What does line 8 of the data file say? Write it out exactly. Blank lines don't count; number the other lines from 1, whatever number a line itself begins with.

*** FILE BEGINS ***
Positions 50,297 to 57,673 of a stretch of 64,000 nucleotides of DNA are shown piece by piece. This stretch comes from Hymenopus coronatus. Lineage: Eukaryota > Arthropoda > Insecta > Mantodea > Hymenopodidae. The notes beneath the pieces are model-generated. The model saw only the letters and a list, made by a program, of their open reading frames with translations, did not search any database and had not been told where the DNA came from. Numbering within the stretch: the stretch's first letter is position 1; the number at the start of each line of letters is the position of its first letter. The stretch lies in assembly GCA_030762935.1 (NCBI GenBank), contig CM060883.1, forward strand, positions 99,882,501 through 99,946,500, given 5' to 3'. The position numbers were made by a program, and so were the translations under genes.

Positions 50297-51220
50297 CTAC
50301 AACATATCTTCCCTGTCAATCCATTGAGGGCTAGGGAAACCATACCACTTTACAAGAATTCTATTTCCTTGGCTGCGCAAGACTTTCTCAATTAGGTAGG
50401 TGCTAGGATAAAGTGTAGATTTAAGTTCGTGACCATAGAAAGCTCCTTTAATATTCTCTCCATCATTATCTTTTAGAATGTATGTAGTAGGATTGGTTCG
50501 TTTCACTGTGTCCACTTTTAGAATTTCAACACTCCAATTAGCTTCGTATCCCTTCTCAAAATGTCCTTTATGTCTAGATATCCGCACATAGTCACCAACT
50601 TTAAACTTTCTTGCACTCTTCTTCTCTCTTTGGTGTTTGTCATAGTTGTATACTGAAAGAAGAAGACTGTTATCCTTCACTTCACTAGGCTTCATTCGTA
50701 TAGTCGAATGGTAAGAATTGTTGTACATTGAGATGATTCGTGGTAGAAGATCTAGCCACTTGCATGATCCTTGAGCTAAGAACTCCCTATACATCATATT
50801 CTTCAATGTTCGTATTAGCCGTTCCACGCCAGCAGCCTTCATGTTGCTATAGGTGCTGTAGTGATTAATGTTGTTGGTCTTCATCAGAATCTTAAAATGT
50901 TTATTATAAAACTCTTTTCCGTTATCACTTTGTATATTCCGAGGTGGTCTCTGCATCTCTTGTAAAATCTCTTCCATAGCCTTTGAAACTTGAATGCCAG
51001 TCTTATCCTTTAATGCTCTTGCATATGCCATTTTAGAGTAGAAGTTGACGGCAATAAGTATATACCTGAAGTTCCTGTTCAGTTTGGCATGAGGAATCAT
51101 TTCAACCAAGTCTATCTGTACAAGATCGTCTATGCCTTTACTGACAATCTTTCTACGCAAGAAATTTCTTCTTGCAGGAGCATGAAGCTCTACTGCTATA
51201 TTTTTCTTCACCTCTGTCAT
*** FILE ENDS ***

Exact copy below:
50701 TAGTCGAATGGTAAGAATTGTTGTACATTGAGATGATTCGTGGTAGAAGATCTAGCCACTTGCATGATCCTTGAGCTAAGAACTCCCTATACATCATATT